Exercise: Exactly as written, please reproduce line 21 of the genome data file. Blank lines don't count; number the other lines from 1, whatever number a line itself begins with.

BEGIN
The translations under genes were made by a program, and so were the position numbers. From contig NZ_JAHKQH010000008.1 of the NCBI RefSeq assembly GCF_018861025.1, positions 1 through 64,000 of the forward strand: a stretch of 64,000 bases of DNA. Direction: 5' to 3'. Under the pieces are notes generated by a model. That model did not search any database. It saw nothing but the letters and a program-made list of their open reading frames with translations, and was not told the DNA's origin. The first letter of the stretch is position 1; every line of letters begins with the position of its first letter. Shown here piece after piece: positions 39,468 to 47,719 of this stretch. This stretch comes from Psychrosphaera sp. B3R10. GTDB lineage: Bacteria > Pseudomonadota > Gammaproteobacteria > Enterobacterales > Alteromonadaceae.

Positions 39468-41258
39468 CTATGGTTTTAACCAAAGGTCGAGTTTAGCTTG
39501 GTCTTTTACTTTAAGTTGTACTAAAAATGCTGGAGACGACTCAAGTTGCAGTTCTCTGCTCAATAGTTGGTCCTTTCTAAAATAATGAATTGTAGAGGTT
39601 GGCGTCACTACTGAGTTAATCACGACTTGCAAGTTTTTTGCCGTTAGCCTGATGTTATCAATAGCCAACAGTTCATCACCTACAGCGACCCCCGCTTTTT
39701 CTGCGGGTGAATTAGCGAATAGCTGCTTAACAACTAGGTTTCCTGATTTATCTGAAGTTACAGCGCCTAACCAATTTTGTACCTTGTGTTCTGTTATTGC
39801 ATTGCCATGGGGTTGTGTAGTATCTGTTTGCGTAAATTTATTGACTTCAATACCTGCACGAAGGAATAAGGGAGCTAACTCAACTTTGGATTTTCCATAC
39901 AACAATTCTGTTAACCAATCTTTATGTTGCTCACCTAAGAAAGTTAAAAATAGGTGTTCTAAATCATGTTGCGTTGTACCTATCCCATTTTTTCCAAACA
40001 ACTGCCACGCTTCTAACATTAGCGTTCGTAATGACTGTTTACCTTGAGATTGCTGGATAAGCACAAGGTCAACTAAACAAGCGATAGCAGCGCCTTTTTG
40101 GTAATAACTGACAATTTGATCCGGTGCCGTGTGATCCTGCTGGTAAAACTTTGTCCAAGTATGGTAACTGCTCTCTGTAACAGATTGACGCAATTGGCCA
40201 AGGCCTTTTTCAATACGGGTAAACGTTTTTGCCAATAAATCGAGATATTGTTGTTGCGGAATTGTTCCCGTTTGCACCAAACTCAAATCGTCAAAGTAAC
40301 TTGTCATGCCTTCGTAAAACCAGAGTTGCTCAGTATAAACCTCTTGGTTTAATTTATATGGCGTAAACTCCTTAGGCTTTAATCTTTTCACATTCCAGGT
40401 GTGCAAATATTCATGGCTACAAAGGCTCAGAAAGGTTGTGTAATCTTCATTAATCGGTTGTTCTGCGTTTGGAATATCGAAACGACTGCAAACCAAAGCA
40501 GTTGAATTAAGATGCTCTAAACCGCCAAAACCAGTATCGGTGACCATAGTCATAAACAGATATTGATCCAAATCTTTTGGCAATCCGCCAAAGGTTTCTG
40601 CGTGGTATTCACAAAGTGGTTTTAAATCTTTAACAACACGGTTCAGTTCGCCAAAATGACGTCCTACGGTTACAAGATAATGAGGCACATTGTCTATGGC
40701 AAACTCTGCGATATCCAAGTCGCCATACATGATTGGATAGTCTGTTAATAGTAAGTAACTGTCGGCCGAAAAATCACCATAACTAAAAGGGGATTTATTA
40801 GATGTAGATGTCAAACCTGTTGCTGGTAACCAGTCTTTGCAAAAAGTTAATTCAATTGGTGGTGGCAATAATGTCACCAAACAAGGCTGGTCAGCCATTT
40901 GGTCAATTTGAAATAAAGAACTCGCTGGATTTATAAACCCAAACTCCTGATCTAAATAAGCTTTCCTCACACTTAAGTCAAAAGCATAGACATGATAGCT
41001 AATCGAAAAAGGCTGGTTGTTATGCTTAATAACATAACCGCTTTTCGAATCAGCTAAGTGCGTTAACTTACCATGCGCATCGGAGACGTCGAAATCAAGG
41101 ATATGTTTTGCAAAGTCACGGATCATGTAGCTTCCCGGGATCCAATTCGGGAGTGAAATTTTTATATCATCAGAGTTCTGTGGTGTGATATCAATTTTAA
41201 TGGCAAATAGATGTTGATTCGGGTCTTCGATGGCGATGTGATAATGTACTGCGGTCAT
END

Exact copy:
41201 TGGCAAATAGATGTTGATTCGGGTCTTCGATGGCGATGTGATAATGTACTGCGGTCAT